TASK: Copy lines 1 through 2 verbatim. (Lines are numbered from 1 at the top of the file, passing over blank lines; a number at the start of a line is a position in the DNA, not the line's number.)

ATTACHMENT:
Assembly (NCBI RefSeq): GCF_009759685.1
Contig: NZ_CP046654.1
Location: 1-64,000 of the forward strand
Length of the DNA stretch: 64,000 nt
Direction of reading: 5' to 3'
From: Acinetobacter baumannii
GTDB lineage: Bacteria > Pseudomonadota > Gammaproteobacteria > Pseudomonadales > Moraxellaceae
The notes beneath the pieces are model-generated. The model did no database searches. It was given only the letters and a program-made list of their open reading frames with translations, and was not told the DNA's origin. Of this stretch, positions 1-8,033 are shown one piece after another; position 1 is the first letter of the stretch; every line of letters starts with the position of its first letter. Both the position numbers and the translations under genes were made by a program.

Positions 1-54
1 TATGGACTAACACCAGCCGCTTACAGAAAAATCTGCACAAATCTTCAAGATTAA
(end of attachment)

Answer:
Assembly (NCBI RefSeq): GCF_009759685.1
Contig: NZ_CP046654.1